In a 2010 interview with Amy Goodman of Democracy Now, Elaine Brown described through line running through her tenure as Chairman of the Black Panther Party and her current activism and advocacy work on behalf of prisoners.

“We…joined arms and forces with a variety of other groups and then we linked ourselves to the international struggle of people around the world…So, we became internationalists. And I remain that person.”

Elaine Brown, 76, cuts a machete’s swathe through a space. When she arrived and was led along a dark side aisle of the hall where we waited to hear from her, though she moved quietly and made no fuss, her presence was unmistakable. You could hear in her footsteps that Elaine Brown is a woman who has been some places and seen and done some things. She is not a person who will leave the world making her mark on it.

Sisters would look me in the face and say, “The Black Panther Party was nothing but a group of male chauvinist thug misogynist brothers. Now you’re looking me in the face like you didn’t notice that there were sisters in the Black Panther Party? Like you actually thought that we were not revolutionaries? You’re not gonna give us credit? We were just some kind of stupid hoes that followed them wherever they wanted us to go? What is wrong with our analysis?”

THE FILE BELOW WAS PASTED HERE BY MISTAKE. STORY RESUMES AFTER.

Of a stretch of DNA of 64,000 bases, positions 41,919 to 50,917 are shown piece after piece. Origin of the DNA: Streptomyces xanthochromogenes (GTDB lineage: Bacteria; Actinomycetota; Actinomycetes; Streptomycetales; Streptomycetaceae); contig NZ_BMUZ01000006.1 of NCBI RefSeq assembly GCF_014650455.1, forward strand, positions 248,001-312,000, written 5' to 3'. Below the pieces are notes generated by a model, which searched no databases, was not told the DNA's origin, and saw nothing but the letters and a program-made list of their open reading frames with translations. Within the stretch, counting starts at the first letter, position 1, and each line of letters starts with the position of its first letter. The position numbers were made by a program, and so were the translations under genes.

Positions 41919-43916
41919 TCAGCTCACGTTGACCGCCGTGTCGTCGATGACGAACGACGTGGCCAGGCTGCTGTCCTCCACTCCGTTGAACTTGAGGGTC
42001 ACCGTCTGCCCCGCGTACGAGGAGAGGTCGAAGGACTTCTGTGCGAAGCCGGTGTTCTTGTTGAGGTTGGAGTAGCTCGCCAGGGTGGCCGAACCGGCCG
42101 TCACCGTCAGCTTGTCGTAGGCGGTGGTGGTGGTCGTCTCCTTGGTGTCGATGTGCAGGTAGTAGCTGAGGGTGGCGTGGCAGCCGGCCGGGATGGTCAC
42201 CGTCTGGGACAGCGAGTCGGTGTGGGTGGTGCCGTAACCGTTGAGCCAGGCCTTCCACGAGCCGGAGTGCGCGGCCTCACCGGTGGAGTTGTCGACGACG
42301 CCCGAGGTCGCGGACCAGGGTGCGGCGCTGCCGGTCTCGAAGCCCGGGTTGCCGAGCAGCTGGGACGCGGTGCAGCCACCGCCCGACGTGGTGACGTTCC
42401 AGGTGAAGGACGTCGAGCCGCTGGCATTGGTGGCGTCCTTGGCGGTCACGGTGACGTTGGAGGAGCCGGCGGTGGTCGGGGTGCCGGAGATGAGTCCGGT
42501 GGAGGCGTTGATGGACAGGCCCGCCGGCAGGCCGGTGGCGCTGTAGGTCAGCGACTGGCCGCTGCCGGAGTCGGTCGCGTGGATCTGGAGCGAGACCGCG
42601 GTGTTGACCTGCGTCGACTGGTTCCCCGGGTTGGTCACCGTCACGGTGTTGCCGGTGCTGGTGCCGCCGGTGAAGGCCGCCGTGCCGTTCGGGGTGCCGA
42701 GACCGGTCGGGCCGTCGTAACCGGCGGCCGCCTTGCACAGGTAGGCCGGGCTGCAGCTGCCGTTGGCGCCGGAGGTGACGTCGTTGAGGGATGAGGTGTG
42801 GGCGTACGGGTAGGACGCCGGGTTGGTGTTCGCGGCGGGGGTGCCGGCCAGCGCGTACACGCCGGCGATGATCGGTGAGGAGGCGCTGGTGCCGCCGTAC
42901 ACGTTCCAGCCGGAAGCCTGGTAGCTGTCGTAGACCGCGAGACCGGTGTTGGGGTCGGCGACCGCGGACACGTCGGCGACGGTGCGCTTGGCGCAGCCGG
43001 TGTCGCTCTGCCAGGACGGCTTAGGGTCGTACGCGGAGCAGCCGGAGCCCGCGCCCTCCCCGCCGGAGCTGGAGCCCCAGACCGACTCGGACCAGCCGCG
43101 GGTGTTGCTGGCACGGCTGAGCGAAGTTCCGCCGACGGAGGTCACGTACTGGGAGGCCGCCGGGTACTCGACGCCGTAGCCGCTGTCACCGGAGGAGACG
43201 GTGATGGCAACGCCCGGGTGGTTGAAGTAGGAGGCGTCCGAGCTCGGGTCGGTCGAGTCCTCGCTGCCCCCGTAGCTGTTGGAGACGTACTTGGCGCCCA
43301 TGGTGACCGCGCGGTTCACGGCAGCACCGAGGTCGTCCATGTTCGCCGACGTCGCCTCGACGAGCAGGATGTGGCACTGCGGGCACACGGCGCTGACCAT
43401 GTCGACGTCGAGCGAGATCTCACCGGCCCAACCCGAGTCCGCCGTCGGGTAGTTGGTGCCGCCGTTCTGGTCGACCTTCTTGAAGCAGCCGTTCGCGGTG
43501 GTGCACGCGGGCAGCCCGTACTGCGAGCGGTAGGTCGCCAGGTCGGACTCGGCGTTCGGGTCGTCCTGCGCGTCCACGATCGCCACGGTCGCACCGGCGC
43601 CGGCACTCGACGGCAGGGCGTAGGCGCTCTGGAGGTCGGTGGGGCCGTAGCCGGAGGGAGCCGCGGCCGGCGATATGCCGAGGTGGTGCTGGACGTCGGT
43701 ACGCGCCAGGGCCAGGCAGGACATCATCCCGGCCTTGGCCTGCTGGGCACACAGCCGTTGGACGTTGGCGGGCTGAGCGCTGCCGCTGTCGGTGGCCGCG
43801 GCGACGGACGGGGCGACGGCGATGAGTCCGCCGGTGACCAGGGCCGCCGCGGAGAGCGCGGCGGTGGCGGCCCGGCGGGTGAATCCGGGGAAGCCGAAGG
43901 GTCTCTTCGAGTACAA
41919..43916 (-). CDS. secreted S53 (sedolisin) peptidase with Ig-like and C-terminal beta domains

Founded in October of 1966 in Oakland, California by Huey Newton and Bobby Seale, the Black Panther Party for Self Defense was built around a ten-point plan, the tenth point of which summed up the aims of the Party as follows, “We want land, bread, housing, education, clothing, justice, and peace.” To that end, the Black Panther Party created armed patrols that followed police through the Black community and built social supports such as after-school programs, youth centers and free breakfast programs for children. The free food programs available in public schools across the United States today had their genesis in the Panthers’ concern for the children of their community.